(Ala.Civ.App. 1985). The record shows that the father was involved with the care of the children during the marriage and would be adequately equipped as the custodial parent to meet their various needs. Based on these facts and other facts in the record, we cannot find that the trial court erred in awarding custody of the children to the father.Page 637

The second issue raised on appeal is whether the trial court erred in ordering the wife to pay $250 per month in child support.

The amount of child support granted in a divorce case depends upon the needs of the child and the ability of the parent to pay. Sharretts v. Sharretts, 408 So.2d 125
(Ala.Civ.App. 1981). When both husband and wife have income, the custodial parent’s income may also be taken into account.Taylor v. Taylor, 408 So.2d 117 (Ala.Civ.App.), writ denied,408 So.2d 120 (Ala. 1982).

The record shows that the wife is a secretary whosegross income averages $1,386.67 per month. The wife’s fixed expenses for rent, utilities, and car payment alone total almost $1,000 monthly. This leaves less than $400 from which the wife must pay all federal, state, and local taxes, along with the expenses of food, gasoline, and other necessities. It is thus clear that, even without the addition of $250 per month child support, the wife’s salary is hardly sufficient to provide her with the essentials of life. In contrast, the record shows that the husband is employed as an electrician and earns a gross income in excess of $38,000 per year.

It would not serve the best interests of the children to order payment of child support in an amount which the evidence clearly indicates is beyond the ability of the parent to pay.Travis v. Travis, 345 So.2d 321 (Ala.Civ.App. 1977). The facts clearly show that the wife will be unable to pay both her living expenses and the ordered amount of child support; thus, the ordered amount of child support is beyond her ability to pay and the trial court’s order is erroneous. This aspect of the trial court’s decree is remanded for further proceedings.

The third issue on appeal is whether the trial court erred in denying the wife’s request for attorney’s fees.

The award of attorney’s fees in a divorce action is a matter within the sound discretion of the trial court, which should consider such factors as the conduct of the parties, the financial circumstances of the parties, and the outcome of the litigation. Goree v. Dark, 550 So.2d 436 (Ala.Civ.App. 1989);Gilliland v. Gilliland, 422 So.2d 299 (Ala.Civ.App. 1982). We are aware of the evidence relating to the wife’s misconduct and the probable effect her behavior had on the outcome of the litigation. However, we are also aware of the evidence relating to the wife’s meager finances, and we do not believe that the wife has any greater ability to pay attorney fees than to pay child support. See Pettis v. Pettis, 334 So.2d 913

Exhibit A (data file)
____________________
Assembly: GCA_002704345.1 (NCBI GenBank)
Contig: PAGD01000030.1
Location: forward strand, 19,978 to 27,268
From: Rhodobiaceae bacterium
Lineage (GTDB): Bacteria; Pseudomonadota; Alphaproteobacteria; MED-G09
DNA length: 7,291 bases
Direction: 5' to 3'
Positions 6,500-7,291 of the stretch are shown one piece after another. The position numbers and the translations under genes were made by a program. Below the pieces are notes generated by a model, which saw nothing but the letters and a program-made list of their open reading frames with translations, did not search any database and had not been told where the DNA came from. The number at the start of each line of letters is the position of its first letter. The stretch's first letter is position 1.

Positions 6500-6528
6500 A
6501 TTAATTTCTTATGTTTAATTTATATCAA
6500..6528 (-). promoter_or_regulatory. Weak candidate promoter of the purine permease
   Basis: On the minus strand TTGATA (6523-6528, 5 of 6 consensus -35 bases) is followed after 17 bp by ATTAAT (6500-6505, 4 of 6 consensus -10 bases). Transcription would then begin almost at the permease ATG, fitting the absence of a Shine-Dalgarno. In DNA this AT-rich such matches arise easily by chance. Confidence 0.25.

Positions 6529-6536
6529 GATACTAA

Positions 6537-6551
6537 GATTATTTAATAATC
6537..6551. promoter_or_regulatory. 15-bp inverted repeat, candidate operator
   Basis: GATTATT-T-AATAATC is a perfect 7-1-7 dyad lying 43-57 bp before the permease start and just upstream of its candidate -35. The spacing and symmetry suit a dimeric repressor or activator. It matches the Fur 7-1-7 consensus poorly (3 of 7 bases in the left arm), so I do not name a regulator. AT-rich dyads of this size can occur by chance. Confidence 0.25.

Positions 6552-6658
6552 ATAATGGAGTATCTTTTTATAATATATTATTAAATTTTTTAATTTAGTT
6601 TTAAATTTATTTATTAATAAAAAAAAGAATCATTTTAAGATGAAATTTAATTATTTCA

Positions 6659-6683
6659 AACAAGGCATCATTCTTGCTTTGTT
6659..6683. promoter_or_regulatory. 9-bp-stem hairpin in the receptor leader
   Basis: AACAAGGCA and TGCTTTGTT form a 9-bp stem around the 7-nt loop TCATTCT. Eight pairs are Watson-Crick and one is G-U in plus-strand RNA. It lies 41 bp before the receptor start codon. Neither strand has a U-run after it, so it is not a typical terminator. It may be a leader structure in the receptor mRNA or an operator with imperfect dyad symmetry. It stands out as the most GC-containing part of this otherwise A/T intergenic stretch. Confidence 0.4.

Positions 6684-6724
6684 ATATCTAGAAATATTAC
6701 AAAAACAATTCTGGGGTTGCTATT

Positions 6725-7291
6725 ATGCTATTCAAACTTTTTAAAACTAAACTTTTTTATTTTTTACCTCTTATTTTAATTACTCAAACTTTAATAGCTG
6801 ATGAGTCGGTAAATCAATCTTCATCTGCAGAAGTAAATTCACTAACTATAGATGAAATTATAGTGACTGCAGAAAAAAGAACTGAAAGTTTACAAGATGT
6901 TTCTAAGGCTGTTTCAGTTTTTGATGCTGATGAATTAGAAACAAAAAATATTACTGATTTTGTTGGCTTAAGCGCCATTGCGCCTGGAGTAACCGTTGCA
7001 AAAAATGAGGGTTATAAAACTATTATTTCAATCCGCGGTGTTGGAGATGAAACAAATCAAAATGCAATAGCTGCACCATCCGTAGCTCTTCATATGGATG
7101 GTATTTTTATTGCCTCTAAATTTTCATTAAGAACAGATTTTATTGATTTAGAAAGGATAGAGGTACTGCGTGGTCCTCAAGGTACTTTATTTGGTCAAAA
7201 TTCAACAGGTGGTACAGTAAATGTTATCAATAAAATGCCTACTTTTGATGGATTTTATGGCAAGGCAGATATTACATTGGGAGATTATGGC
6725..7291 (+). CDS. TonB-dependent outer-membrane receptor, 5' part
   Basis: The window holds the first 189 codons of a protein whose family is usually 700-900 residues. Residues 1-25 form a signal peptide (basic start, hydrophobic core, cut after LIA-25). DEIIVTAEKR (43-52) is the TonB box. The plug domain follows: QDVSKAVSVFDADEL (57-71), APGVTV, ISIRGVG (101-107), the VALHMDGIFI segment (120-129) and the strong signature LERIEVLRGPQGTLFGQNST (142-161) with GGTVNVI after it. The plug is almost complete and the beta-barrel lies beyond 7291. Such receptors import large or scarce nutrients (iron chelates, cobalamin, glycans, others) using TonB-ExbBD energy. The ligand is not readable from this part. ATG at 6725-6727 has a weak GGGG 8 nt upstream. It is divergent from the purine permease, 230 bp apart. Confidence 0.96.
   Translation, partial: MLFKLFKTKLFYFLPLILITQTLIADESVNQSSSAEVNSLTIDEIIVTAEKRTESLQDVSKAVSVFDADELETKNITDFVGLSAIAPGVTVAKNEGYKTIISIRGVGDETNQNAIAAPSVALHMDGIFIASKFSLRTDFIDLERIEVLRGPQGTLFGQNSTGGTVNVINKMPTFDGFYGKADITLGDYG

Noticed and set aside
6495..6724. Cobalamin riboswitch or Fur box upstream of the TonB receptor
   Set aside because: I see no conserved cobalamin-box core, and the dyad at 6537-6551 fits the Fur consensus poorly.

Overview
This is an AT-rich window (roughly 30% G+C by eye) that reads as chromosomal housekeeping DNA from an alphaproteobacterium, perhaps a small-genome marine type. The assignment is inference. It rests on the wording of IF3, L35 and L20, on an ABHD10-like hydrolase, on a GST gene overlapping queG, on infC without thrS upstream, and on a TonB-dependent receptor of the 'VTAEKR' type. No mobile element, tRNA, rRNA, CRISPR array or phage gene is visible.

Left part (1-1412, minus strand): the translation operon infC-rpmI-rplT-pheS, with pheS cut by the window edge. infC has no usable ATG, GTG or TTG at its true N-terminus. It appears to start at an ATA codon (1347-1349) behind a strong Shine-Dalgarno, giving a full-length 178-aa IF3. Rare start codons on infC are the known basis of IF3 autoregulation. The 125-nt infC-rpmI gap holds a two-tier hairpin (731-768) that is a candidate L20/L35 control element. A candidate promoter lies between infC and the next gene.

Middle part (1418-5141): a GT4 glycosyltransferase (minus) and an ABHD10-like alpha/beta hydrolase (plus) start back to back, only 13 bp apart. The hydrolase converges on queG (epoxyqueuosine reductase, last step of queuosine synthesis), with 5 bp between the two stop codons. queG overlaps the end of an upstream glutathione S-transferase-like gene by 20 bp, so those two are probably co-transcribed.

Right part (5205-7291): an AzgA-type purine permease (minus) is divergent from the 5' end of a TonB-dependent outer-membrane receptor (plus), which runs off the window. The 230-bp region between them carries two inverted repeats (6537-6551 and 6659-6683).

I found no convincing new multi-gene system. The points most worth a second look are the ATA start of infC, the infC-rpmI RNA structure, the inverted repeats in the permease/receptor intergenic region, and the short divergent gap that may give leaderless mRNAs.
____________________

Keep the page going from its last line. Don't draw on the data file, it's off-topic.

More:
(Ala.Civ.App. 1976). Consequently, this aspect of the decree is reversed and it is remanded for consideration of the award of attorney fees in light of the evidence concerning the wife’s limited finances.

The final issue raised in the wife’s appeal is whether the trial court erred in denying her petition for rule nisi.

Pursuant to the wife’s petition for alimony pendente lite, the trial court ordered the husband to pay all “automotive, household and living expenses” of the wife. The record shows that the husband made these payments sporadically, then ceased the payments altogether after the divorce action was fully commenced.

Because alimony pendente lite is purely interlocutory in nature, a final decree of divorce has the effect of rendering unenforceable the right to accrued installments of such alimony, unless the right to such installments is saved by the final decree. Maddox v. Maddox, 276 Ala. 197, 160 So.2d 481
(1964). Here, the final decree did not preserve the wife’s right to collect past-due payments of alimony pendente lite; thus, there was no error in the trial court’s denial of her petition for rule nisi.

The wife’s request for an attorney’s fee on appeal is granted in the amount of $500.00.

The foregoing opinion was prepared by Retired Appellate Judge ROBERT P. BRADLEY while serving on active duty status a judge of this court under the provisions of ? 12-18-10(e), Code 1975, andPage 638
this opinion is hereby adopted as that of the court.


All the Judges concur.